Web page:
Sitting low or standing tall?

When relaxed or resting, parrots will often distribute their weight evenly on both legs and sit relatively low on the perch or surface they are on. If startled or focused on something, we will often see them stand up tall by extending their legs and neck. This can be accompanied by tightening the feathers on some parts of the body, a rounder eye, as well as the bird becoming more stiff.

Left: This young african grey is sitting with it's abdomen relatively close to the surface it's on. It has a short, relaxed neck. Right: This mini macaw has extended it's legs and appear to be standing tall. It also has a more extended extended neck.


Parrots might also alternate between standing tall and low so that they are "bobbing" up and down with their whole bodies. Parrots can do this when playing with other birds, on a swing (to generate movement) or it can be done as a part of courtship or aggressive displays. 

Weight distribution and shifting weight

Parrots will lean or shift their weight towards something they are interested in, as well as away from something they are unsure of. A parrot that is interested in something will often shift it's weight in the same direction that it's beak is pointed towards. A parrot that is unsure of something will often have it's beak directed towards that object while simultaneously leaning in the opposite direction.

Left: This kea is leaning forward; shifting it's weight in the same direction the beak is pointing towards.
Right: This galah is leaning back; the weight is shifted away from the direction the beak is pointing towards.

When a parrot is sitting on our hand, a shift in weight distribution is very easy to feel if we for example approach something unfamiliar.

This blue fronted amazon is leaning very far back on the hand. Note how the body and tail feathers are almost in a straight vertical line, how the feet gripping the perch are at chest level, and the wrists are held out in front of the chest.

Parrots can also sway back and forth by alternating their weight distribution from one side to the other. Swaying can look differently and occurr in different contexts. We can often see stiff, slow swaying as part of threat- or defensive displays, sometimes together with growling or hissing.

Neck and head

 It's not easy to tell, but parrots actually have pretty long necks. When they are resting, the neck is held in an S-position, just like you might see in a swan. This gives the appearance of a short and stubby neck because of how the feathers are positioned. However, the long neck becomes very evident when we observe a parrot reaching for something, or when we look at x-ray images. A relaxed or resting parrot will generally have it's head held so that the eye is positioned higher than the base of the neck, forming a diagonal line, with the beak forward. Parrots can lower their heads and bodies for example when in a defensive position, or when they are about to take flight.

Left: This cockatoos is holding it's head and neck in a "default" position.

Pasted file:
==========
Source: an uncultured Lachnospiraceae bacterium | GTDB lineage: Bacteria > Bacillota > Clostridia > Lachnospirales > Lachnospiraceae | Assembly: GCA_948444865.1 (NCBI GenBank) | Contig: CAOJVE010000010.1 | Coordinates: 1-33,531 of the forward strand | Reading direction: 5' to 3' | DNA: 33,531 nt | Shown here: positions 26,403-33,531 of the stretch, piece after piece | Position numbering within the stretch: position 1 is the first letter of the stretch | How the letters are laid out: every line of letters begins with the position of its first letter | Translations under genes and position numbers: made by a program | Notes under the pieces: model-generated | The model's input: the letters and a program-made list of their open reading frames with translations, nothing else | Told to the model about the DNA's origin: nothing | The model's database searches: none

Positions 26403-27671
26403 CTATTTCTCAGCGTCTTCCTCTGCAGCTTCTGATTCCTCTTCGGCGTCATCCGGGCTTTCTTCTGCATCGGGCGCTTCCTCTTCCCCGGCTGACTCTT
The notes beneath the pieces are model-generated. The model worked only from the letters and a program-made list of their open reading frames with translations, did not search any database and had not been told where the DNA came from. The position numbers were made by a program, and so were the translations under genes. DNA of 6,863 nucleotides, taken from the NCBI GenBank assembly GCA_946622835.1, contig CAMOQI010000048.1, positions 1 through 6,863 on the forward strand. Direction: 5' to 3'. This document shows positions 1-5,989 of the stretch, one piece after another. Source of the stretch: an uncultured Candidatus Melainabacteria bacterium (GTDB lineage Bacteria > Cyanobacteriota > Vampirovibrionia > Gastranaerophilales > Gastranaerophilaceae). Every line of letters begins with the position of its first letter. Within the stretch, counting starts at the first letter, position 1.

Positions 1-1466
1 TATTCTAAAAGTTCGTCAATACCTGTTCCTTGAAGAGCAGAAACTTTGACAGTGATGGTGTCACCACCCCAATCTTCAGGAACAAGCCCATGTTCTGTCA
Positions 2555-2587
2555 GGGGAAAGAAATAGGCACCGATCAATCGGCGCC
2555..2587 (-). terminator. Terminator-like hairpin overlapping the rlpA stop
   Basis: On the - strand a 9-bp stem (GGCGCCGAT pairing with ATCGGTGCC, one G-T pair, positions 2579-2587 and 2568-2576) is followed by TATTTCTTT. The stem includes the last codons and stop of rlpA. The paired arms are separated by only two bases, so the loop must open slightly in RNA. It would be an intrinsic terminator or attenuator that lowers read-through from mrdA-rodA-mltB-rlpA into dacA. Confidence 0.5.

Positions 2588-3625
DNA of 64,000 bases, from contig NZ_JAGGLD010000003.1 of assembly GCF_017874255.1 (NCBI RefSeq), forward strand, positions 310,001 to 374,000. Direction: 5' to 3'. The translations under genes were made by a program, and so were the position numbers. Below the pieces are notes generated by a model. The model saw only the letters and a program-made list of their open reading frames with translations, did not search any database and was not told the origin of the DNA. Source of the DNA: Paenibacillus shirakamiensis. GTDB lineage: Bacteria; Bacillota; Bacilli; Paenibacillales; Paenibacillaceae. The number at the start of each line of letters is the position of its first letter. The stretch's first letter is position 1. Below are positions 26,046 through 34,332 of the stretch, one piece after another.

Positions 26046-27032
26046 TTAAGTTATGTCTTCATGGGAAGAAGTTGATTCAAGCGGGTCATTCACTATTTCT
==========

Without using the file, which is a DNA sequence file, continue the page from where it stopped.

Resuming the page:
Right: This macaw has lowered it's head and neck, almost forming a horizontal line with the rest of the body. Notice the crouching position and wide stance.

Head and neck movements

Position of- and movements in the head and neck can give useful information. It's called head bobbing when a parrot, often rapidly moves the head up and down, back and forth, from side to side or any combination of this. Head bobbing is seen in many species, including grey parrots and macaws. This behavior can be observed in different situations and is usually a sign of high arousal.

Parrots can voluntarily regurgitate food to feed either to a mate, or to their young. Parrots have a puch-like structure extending from their esophagus called a crop, where they can store food that is slowly released to the two stomachs for digestion, or that they can regurgitate to feed to someone else. The crop itself is not a stomach, and regurgitated food does not contain any stomach acid or other stomach contents. 

When parrots regurgitate they will typically bob their head up and down, but unlike the head bob described above this is often a slower, more forceful movement, at least in larger birds, that is directly followed by trying to feed another individual, or in some cases an oject. Regurgitation itself is not dangerous, but if you notice your parrot regurgitating in a strange context, such as when it's resting by itself, it can be a sign of illness that should be checked by an avian veterinarian. Excessive regurgitation, especially when the bird swallows the food back down again as when trying to feed a person or a mirror, can potentially lead to illness. If your parrot is regurgitating food to you it is a sign of an unhealthy pair bond, and should not be encouraged. Please contact a parrot behavior consultant for help on how to stop unwanted sexual behavior. 

Parrots can also vomit, which is always something that should be checked by an avian veterinarian asap, as it is a clear sign of illness. Vomit, unlike regurgitation, is stomach content being expelled involuntarily. Often the only noticable sign of a parrot vomiting is partially digested food or mucus around the parrot's beak, face, cage bars, toys or walls. When vomiting, parrots will often look like they are gagging and vigorously shake their heads from side.

Parrots will sometimes bend their neck towards a person, other parrot or even a toy, while fluffing up their feathers on the head and neck. This is often, but not always, a way to prompt preening of the head feathers from another individual.